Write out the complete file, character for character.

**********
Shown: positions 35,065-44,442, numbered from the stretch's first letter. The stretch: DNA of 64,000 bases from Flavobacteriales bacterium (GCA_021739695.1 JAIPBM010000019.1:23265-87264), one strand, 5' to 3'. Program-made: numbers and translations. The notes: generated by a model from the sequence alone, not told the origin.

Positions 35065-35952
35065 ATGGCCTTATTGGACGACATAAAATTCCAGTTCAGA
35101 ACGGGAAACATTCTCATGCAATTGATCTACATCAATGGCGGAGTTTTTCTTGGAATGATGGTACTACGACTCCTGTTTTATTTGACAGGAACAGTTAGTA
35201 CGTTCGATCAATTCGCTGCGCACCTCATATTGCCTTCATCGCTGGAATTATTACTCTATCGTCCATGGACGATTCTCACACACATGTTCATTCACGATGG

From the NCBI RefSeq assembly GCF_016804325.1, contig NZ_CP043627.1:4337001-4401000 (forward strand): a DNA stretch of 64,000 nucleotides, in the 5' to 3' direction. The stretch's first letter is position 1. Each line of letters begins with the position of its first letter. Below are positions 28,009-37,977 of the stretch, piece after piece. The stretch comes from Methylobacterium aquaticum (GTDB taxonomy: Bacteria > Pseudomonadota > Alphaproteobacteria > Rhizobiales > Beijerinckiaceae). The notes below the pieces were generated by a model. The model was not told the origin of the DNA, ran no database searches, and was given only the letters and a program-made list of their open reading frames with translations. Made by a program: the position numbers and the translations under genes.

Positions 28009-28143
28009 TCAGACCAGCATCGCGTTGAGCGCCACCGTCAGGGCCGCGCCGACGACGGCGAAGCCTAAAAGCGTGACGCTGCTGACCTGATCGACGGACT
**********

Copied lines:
Shown: positions 35,065-44,442, numbered from the stretch's first letter. The stretch: DNA of 64,000 bases from Flavobacteriales bacterium (GCA_021739695.1 JAIPBM010000019.1:23265-87264), one strand, 5' to 3'. Program-made: numbers and translations. The notes: generated by a model from the sequence alone, not told the origin.

Positions 35065-35952
35065 ATGGCCTTATTGGACGACATAAAATTCCAGTTCAGA
35101 ACGGGAAACATTCTCATGCAATTGATCTACATCAATGGCGGAGTTTTTCTTGGAATGATGGTACTACGACTCCTGTTTTATTTGACAGGAACAGTTAGTA
35201 CGTTCGATCAATTCGCTGCGCACCTCATATTGCCTTCATCGCTGGAATTATTACTCTATCGTCCATGGACGATTCTCACACACATGTTCATTCACGATGG

From the NCBI RefSeq assembly GCF_016804325.1, contig NZ_CP043627.1:4337001-4401000 (forward strand): a DNA stretch of 64,000 nucleotides, in the 5' to 3' direction. The stretch's first letter is position 1. Each line of letters begins with the position of its first letter. Below are positions 28,009-37,977 of the stretch, piece after piece. The stretch comes from Methylobacterium aquaticum (GTDB taxonomy: Bacteria > Pseudomonadota > Alphaproteobacteria > Rhizobiales > Beijerinckiaceae). The notes below the pieces were generated by a model. The model was not told the origin of the DNA, ran no database searches, and was given only the letters and a program-made list of their open reading frames with translations. Made by a program: the position numbers and the translations under genes.

Positions 28009-28143
28009 TCAGACCAGCATCGCGTTGAGCGCCACCGTCAGGGCCGCGCCGACGACGGCGAAGCCTAAAAGCGTGACGCTGCTGACCTGATCGACGGACT